Impacted wisdom teeth don’t always cause pain and swollen gums. In fact, some patients never experience any symptoms.
But even for asymptomatic patients, oral surgeons typically advise removing impacted teeth because of the potential problems they can cause. Until impacted wisdom teeth are removed, patients face four specific — and highly unpleasant — oral health risks.
Risk No. 1: Damage to Other Teeth
When the wisdom teeth, also known as third molars, are impacted, they don’t have enough space to break through the gums properly.
When they begin to emerge, they come in at an angle, pushing against nearby teeth. This can damage the second molars and leave them more susceptible to infection.
In addition, pressure from impacted wisdom teeth can cause crowding of the other teeth. Crowding can lead to tooth misalignment, which could lead to the need for oral surgery or extensive orthodontic treatment.
Risk No. 2: Extensive Tooth Decay
All teeth are susceptible to cavities, but impacted third molars face a far greater risk of developing extensive decay.
The back of the mouth is difficult to clean properly, and impacted teeth make the problem worse. Food and bacteria get trapped in the gum tissue surrounding a partially erupted wisdom tooth, and the hard-to-reach area can be next to impossible to brush and floss thoroughly.
Tooth decay is the result, which can be hard to spot without a full oral health exam. Even worse, this decay can quickly and easily spread to other teeth if left untreated.
Risk No. 3: Pericoronitis
Aside from tooth decay, the difficulty of cleaning impacted, partially emerged wisdom teeth can lead to another problem — a painful inflammatory gum condition called pericoronitis.
Openings in the gums around impacted teeth are vulnerable entry points for infection-causing bacteria. Pericoronitis develops when these bacteria become stuck under a flap of gum tissue. Without proper treatment, infection can spread beyond the wisdom tooth area to the jaw, cheeks and neck.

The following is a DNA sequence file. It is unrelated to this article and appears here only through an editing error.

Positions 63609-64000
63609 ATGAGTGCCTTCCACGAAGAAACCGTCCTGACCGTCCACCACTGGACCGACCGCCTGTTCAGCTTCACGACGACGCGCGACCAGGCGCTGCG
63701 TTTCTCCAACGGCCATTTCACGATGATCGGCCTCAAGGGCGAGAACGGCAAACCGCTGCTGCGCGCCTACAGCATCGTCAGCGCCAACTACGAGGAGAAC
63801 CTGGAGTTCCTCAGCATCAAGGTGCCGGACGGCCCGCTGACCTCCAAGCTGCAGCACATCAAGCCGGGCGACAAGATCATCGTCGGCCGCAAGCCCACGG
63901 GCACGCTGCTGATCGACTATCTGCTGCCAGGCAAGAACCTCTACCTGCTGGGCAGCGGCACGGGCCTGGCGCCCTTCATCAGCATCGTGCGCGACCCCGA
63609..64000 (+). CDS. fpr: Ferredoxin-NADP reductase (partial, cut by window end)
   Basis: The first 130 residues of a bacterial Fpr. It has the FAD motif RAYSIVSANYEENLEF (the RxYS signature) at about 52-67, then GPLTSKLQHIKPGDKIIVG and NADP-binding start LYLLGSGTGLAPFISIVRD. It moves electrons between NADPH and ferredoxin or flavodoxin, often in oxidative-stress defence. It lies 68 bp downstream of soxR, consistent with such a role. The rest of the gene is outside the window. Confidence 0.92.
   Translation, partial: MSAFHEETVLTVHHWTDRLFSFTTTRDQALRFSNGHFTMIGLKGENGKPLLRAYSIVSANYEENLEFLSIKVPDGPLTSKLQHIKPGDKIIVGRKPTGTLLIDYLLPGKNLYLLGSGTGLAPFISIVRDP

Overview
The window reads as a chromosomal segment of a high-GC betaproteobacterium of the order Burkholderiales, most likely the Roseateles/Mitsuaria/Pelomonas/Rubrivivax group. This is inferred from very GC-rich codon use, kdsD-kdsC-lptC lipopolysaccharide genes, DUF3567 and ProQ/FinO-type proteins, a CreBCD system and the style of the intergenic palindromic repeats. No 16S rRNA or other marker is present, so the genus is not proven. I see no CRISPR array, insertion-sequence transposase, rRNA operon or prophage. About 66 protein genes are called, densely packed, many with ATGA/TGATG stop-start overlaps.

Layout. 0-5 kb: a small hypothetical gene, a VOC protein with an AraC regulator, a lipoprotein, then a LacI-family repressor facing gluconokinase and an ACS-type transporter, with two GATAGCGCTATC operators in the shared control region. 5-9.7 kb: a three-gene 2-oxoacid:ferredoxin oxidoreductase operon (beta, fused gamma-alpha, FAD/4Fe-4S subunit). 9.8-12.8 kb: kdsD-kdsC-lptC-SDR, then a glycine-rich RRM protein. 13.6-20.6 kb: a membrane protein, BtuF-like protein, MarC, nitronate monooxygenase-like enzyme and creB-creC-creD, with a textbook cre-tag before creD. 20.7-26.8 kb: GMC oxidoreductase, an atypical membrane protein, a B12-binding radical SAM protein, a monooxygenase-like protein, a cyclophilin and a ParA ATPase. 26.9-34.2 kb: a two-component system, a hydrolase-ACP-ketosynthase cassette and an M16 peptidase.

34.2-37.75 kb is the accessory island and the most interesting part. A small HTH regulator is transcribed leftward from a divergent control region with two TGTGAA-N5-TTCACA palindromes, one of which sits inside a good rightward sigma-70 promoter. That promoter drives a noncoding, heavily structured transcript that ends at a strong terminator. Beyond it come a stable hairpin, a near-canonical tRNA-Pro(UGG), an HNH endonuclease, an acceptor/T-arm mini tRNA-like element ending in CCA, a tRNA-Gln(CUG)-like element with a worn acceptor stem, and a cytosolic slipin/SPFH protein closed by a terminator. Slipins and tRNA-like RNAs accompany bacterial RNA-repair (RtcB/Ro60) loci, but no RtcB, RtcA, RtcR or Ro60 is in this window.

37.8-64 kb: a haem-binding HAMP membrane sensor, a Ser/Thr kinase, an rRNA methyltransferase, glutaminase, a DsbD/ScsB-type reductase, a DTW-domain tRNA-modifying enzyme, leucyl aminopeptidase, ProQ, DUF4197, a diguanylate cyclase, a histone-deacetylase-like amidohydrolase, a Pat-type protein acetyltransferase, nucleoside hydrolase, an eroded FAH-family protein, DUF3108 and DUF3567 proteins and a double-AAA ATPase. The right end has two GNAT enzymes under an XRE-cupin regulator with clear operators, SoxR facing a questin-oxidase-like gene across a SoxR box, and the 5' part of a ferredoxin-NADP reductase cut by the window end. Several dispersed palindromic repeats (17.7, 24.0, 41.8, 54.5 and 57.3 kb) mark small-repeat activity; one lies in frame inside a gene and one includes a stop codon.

Risk No. 4: Oral Cysts
Impacted wisdom teeth can also be afflicted with oral cysts.
Each wisdom tooth develops in its own sac of tissue in the jawbone. When the tooth becomes impacted, the sac can fill with fluid and form a cyst.
An oral cyst can become infected, causing pain and swelling, a condition known as an abscess. But even small, benign wisdom tooth cysts often require surgical treatment.
Oral cysts can grow over time, eventually causing structural damage to the jawbone, nearby teeth and nerves. In rare cases, a tumor may develop. While usually noncancerous, this type of tumor typically requires oral surgery to remove tissue and bone.
Don’t wait for wisdom tooth problems to develop. Oral surgeons recommend that all young adults schedule a proactive evaluation to determine the potential for risks. Schedule yours with the experienced professionals at Oral & Maxillofacial Surgery of Utah, a regional leader in the treatment of symptomatic and impacted wisdom teeth.
To schedule your comprehensive evaluation of your wisdom teeth, contact our Cottonwood Heights, South Jordan or Tooele office today.